Saturday, January 31, 2009

Why I Support Federalism

Our federal republic was set up with the states as independent entities for a reason. It's been described as a laboratory of democracy--states can try their own solutions to problems, for example, to experiment with what works. Some states, like California or Massachusetts, may try strong government control, while other states, like Wyoming or Colorado, might be more libertarian in approach.

If one state happens upon a solution that works, other states can feel free to copy that plan--keeping in mind, of course, that one size might not fit all, that what works in one state with one type of people might not work in another state with another type of people.

In theory, no state would copy a failing program. But President Obama is embarking on a national program that looks much like California's failing program:

Gov. Arnold Schwarzenegger was all smiles in 2006 when he signed into law the toughest anti-global-warming regulations of any state. Mr. Schwarzenegger and his green supporters boasted that the regulations would steer California into a prosperous era of green jobs, renewable energy, and technological leadership. Instead, since 2007 -- in anticipation of the new mandates -- California has led the nation in job losses.

The regulations created a cap-and-trade system, similar to proposed federal global-warming measures, by limiting the CO2 that utilities, trucking companies and other businesses can emit, and imposed steep new taxes on companies that exceed the caps. Since energy is an input in everything that's produced, this will raise the cost of production inside California's borders.

Now, as the Golden State prepares to implement this regulatory scheme, employers are howling. It's become clear to nearly everyone that the plan's backers have underestimated its negative impact and exaggerated the benefits. "We've been sold a false bill of goods," is how Republican Assemblyman Roger Niello, who has been the GOP's point man on environmental issues in the legislature, put it to me.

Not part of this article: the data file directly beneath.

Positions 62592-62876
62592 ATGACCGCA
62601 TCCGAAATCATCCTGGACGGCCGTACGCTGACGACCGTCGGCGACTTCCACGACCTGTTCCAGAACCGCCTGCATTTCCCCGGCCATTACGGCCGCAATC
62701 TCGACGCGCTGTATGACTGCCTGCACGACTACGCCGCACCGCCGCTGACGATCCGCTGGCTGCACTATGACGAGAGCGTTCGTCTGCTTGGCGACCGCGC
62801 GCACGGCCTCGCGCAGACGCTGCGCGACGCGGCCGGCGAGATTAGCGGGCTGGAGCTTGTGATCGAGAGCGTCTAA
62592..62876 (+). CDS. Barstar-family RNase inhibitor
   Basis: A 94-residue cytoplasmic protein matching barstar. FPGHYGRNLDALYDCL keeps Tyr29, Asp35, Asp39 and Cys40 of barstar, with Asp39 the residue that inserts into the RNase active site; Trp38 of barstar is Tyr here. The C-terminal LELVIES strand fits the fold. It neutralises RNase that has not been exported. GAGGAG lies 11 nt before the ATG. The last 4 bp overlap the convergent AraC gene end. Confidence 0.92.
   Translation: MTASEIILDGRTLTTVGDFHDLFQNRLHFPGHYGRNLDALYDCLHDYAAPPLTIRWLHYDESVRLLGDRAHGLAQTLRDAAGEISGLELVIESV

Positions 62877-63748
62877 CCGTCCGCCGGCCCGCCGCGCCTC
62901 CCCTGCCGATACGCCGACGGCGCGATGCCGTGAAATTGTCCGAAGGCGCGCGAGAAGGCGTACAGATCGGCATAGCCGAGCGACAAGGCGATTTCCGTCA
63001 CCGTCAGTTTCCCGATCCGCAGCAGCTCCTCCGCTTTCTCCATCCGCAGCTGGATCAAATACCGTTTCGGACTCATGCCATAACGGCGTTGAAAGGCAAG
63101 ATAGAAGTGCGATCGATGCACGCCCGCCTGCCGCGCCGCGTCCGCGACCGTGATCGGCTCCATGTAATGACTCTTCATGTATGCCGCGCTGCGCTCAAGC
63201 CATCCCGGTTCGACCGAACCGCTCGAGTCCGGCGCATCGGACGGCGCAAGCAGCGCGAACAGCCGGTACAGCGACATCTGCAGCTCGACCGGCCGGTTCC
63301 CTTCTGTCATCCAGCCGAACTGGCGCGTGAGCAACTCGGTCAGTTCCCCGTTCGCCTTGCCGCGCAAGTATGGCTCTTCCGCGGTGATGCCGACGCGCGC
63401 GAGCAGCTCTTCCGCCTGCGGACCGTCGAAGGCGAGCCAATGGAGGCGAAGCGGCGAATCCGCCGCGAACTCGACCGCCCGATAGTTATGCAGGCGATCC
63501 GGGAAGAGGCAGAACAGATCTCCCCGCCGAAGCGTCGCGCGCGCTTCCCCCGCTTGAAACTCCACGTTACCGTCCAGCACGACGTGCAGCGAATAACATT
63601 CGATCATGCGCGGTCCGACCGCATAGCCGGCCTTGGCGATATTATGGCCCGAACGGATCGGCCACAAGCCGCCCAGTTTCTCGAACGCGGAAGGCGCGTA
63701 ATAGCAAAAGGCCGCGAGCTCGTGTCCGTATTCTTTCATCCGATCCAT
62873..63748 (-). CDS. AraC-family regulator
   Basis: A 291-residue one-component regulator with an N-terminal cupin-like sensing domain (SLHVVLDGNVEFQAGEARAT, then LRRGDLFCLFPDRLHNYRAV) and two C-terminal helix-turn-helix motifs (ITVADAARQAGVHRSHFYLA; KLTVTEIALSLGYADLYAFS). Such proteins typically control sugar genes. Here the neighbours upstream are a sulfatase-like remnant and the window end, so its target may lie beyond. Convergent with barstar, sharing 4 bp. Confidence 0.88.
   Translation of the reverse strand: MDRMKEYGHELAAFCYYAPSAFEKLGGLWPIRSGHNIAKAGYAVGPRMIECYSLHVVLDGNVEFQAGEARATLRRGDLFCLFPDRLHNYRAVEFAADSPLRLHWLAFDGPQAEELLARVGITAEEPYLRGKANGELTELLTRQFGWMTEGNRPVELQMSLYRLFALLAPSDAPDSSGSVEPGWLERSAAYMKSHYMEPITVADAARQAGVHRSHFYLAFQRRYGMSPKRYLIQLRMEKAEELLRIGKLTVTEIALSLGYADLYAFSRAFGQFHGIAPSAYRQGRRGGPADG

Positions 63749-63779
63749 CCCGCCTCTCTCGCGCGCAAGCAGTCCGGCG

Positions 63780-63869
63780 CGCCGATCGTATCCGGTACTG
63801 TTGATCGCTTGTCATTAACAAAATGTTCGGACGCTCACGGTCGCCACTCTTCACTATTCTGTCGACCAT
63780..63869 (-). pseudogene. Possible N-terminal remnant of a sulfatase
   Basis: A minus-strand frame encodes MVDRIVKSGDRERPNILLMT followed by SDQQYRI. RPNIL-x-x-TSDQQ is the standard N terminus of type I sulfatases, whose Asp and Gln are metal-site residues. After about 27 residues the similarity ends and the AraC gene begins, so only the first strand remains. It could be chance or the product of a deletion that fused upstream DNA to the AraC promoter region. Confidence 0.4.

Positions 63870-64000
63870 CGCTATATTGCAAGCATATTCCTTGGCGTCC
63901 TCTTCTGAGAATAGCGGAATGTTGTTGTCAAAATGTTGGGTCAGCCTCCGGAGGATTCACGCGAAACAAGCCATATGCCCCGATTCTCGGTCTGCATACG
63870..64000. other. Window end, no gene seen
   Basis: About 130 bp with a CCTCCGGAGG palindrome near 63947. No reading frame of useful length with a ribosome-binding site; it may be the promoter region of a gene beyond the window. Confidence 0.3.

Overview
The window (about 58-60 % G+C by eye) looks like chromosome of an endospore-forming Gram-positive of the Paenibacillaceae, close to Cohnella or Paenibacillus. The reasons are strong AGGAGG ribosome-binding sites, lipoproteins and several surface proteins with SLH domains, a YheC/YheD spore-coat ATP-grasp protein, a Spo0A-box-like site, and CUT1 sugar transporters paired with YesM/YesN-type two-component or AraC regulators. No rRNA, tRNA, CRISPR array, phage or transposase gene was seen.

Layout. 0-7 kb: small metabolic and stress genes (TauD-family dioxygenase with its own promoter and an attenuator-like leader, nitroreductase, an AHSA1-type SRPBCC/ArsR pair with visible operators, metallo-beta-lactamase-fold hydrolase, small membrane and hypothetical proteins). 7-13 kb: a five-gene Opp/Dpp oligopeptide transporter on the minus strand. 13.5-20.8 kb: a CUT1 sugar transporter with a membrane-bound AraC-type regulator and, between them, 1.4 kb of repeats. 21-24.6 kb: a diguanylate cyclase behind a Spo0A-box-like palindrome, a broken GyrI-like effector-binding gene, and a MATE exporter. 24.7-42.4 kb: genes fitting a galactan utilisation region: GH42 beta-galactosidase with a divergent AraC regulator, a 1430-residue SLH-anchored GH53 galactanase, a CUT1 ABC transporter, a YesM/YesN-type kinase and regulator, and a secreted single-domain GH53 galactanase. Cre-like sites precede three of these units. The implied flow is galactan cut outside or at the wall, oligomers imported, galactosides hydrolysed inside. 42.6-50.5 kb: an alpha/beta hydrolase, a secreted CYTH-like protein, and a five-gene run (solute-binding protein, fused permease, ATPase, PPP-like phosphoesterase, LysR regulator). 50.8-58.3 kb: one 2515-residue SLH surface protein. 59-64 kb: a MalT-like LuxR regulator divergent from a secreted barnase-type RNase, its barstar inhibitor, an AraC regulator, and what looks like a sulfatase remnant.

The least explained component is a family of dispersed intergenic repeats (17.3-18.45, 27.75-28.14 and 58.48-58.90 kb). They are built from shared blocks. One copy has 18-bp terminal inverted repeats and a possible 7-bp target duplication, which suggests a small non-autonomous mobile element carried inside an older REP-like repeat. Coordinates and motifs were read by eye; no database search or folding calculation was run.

The environmental plan was built on the notion that imposing some $23 billion of new taxes and fees on households (through higher electricity bills) and employers will cost the economy nothing, while also reducing greenhouse gases.

The President also appears intent on copying Massachusetts' failing health care program as well.

And what do we call doing the same thing over and over and expecting a different result?

Update: So who should I believe? The Wall Street Journal (link above), or Lori from the Green Picks blog?

The economic stimulus plan approved by the House allocates over $100 billion for green projects. While there is sure to be political back and forth in the coming days, one thing is certain, no matter what the ultimate outcome: We're going to be hearing a lot more about "green collar" jobs...

And, it turns out that what's good for the environment is going to be good for America's workforce. A reportfrom the University of Amherst Massachusetts says that a $100 billion investment in green programs would create about two million jobs over two years. About 750,000 green jobs already exist, according to a 2008 U.S. Conference of Mayors' report.


Ellen K said...

Your statement mirrors my concerns exactly. President Obama has stated that he intends to move toward social and political programs that are the spitting image of the failed policies of California. Whereas now, at least, businesses and individuals have the option of moving to another state where they haven't yet embarked on Nanny State Socialism, what do we do when it's implemented as a national mandate? I doubt Canada will welcome us with open arms and forget Mexico entirely? I have actually thought about the possibility of Chile or Australia or New Zealand. Maybe we should all be checking out our options.

allen (in Michigan) said...

> And what do we call doing the same thing over and over and expecting a different result?

If you've never seen the genuine article you can call it insanity but you'd be wrong. Whatever liberals may be "nuts" isn't one of the descriptives that fits.

"Spoiled rich kids" might better describe them but that's not a form of mental illness. Self-indulgence and irresponsibility are a more accurate description and explanation.

Ellen K said...

Allen, I would agree with that. They are often the upper crust, well educated and socially insulated groups that not only think, but know they are superior to say someone educated in Montana. That flies in the face of the philosophy of a republic. And while spending an additional ten thousand for a "green" vehicle or an additional $35K on a "green" house isn't a big deal to them, it means quite alot to those of us in the flyover states. Somehow we have to make our voices heard. Write your rep and call in/write into papers and nationally based blogs. Our silence will kill us because they will not stop until polling says they must.